By Maria-Pia Negro Chin
Community members gathered in Uvalde, Texas, to pray and honor the 21 lives taken last year in a mass shooting at Robb Elementary School.
“We kneel once again today before God, united and looking for ways to support each other. We continue sharing the pain while we give thanks for the greatness of the short lives that were taken from us a year ago,” said San Antonio Archbishop Gustavo García-Siller during a bilingual Mass at Sacred Heart Church in Uvalde May 24, the first anniversary of the tragedy.
The Remembrance Mass, which community members requested, drew more than 500 people to Sacred Heart Church, according to the San Antonio Archdiocese. People were standing in the back and sides of the church and others outside of the sanctuary to honor the memory of those who were killed, most of whom were 10 years old.
The pastor greeted people from different sectors of the city, including families and friends of the 19 children and two teachers who were killed. Also present were students and teachers from different schools, including Sacred Heart Catholic School, and members of the archdiocesan Catholic Charities, religious sisters, counselors and Catholic Extension representatives.
During his homily, Archbishop García-Siller recognized the difficulties felt within the hearts of suffering families, acknowledging different grieving processes, and adding that their presence at the Mass was a testament of love, present even in sorrow.
“The fact is that we are here. That means that love won,” he said at the Mass, which was livestreamed. “In the midst of all that has been happening, and all that we have gone through — and we will continue dealing with — love wins. … Let us just thank the Lord for allowing us to experience that love conquers everything. True love conquers everything.”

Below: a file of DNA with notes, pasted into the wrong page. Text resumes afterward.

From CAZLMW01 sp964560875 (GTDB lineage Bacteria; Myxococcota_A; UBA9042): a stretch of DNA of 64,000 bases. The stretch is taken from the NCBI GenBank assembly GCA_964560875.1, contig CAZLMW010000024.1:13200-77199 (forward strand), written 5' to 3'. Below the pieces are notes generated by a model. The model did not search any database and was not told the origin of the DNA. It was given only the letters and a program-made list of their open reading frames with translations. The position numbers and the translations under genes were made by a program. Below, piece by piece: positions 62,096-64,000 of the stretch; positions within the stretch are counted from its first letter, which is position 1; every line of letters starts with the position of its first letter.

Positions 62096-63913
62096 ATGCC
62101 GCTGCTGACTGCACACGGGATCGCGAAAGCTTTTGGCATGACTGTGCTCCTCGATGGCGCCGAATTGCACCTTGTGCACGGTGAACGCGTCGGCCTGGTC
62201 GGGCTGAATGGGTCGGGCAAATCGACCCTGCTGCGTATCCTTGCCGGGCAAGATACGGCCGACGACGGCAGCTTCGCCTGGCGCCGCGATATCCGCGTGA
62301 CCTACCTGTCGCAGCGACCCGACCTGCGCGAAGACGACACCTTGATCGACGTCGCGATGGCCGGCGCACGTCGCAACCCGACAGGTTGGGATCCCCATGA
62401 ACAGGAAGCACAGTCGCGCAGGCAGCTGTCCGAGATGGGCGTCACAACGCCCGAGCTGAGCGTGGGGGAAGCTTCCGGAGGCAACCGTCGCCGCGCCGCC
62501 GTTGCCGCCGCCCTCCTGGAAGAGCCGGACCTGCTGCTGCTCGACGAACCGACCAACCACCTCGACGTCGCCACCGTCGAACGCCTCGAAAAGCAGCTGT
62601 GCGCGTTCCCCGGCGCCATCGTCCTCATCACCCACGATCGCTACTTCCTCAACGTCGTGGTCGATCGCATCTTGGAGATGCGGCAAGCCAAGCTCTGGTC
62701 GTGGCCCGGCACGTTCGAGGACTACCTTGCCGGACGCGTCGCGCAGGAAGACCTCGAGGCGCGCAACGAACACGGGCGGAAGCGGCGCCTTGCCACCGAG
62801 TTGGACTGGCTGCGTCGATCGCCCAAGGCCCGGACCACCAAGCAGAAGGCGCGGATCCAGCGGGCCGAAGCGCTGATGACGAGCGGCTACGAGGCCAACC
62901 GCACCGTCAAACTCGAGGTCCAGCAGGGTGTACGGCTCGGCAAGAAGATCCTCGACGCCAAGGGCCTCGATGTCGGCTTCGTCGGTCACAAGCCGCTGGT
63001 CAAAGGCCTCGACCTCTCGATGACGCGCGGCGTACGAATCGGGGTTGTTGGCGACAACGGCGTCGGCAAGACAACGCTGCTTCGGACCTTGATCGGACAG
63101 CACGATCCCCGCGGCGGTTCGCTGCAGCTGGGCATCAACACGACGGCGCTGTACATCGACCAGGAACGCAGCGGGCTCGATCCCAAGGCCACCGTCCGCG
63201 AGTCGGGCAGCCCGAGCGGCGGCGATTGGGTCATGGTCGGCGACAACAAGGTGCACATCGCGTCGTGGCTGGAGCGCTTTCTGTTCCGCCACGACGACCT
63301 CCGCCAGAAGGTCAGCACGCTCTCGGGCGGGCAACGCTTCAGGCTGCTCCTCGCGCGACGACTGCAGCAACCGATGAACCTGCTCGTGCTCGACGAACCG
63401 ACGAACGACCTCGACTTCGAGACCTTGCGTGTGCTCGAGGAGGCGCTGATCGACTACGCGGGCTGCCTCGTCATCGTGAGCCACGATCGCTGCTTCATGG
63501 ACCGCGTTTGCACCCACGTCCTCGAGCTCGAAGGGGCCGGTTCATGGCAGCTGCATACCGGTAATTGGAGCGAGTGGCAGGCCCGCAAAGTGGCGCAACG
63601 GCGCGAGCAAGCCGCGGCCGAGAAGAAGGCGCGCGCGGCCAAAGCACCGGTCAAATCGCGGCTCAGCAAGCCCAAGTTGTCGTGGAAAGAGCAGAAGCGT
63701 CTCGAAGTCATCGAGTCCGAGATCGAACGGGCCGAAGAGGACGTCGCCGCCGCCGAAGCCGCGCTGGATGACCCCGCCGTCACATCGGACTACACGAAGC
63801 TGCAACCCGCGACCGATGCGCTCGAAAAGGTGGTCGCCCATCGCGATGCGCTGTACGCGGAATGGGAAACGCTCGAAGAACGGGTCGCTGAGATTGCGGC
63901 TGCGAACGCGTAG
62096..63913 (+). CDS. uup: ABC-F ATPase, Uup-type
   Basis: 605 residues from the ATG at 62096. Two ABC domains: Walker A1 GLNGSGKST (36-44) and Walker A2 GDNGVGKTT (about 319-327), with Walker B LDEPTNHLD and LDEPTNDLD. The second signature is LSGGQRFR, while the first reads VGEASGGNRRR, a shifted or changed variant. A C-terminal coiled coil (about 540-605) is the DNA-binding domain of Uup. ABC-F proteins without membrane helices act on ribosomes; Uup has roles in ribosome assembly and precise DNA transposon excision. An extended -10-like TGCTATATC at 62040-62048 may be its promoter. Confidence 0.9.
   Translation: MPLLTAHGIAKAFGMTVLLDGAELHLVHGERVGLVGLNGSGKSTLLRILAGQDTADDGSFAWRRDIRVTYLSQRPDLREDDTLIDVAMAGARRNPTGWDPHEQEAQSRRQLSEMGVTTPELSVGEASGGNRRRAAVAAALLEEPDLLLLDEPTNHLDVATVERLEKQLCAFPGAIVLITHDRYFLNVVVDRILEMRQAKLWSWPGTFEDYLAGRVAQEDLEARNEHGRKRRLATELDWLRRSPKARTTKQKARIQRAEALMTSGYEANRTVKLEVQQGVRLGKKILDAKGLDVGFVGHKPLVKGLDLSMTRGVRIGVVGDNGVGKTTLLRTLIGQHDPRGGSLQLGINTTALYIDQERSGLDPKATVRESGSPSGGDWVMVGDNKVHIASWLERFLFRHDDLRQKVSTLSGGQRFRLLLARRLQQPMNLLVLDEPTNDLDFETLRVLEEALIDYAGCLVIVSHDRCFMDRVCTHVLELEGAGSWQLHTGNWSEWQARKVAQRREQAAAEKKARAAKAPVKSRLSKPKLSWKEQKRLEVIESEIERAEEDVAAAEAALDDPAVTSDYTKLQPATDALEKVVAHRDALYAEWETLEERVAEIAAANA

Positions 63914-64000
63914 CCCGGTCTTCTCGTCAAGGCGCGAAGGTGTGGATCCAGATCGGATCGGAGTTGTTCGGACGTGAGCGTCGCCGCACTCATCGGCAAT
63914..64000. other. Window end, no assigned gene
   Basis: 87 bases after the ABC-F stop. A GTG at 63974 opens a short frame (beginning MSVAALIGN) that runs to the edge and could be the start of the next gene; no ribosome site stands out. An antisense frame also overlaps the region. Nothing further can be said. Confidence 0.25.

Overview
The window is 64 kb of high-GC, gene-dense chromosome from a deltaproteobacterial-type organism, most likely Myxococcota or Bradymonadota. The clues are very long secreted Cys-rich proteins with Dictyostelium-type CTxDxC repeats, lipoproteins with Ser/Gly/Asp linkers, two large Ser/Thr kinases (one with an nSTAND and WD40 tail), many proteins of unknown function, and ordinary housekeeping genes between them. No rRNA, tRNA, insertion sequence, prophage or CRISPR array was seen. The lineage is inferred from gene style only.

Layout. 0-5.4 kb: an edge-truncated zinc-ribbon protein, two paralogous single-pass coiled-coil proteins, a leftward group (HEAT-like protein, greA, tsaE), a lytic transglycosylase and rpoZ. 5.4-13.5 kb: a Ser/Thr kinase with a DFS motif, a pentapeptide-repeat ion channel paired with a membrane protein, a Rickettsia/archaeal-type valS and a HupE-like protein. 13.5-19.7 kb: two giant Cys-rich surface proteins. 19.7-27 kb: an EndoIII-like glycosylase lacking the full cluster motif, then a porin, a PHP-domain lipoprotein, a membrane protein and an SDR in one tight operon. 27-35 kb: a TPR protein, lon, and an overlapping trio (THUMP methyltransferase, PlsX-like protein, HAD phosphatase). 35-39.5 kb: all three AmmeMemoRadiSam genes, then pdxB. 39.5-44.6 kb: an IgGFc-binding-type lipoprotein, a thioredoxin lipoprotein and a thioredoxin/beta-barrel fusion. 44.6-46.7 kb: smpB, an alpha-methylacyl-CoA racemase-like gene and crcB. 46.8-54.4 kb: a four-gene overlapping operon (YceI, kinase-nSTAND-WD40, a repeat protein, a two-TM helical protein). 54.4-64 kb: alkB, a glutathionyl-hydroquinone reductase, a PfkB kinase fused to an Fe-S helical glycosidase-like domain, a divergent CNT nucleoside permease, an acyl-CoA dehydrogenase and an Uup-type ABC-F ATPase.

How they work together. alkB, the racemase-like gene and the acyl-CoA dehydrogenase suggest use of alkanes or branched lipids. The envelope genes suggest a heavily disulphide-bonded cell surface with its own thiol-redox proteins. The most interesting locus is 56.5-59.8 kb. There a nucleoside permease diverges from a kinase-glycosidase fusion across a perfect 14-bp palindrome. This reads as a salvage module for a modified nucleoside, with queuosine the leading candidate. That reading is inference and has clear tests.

He talked about one of the readings during Mass from the Acts of the Apostles where people weep when saying goodbye to Paul because “they would never see his face again.” This sorrow is something that community members in Uvalde can identify with, he said. “I’m sure there have been many times in this past year that you have experienced, we have experienced, loneliness,” he said. “But we never walk alone.”
“United with Jesus, making his will our own, we are guaranteed to share one day in the fullness of the Lord’s own joy, together with those we have been called to love in this life,” he said.
The Holy Spirit, “the consoler,” is sent by the Father at Pentecost to make Jesus present and “can heal all wounds,” he said in Spanish.
With the Holy Spirit, healing is possible so “so that the tears which we unite to Christ’s are not shed in vain,” he added. “He can enable us to build bridges which unite the community.”
Archbishop García-Siller said that “our desire for unity in this community, for healing, consolation and blessing is only possible if we, brothers and sisters, commit our own lives to hard work to make that reality possible.”
“Let’s love one another and teach our youth to choose the path of peace instead of violence. May we overcome evil with good,” he said.
After the homily, Elvira Sanchez Kisser, the director of archives of the archdiocese, talked about a glass sculpture commissioned for the community at the archbishop’s request titled “Love in the Time of Great Suffering.” Meant as a visual guide for “transforming our grief into something more,” it is three glass hearts: an injured heart, a heart in the process of being mended and comforted by the Virgin Mary, and a heart transformed through the Holy Spirit.
“It was an invitation to transformation” in the healing process, Archbishop García-Siller told OSV News in a phone interview after the Mass. “But it’s a very slow process because we have to respect where everyone is at in the process.”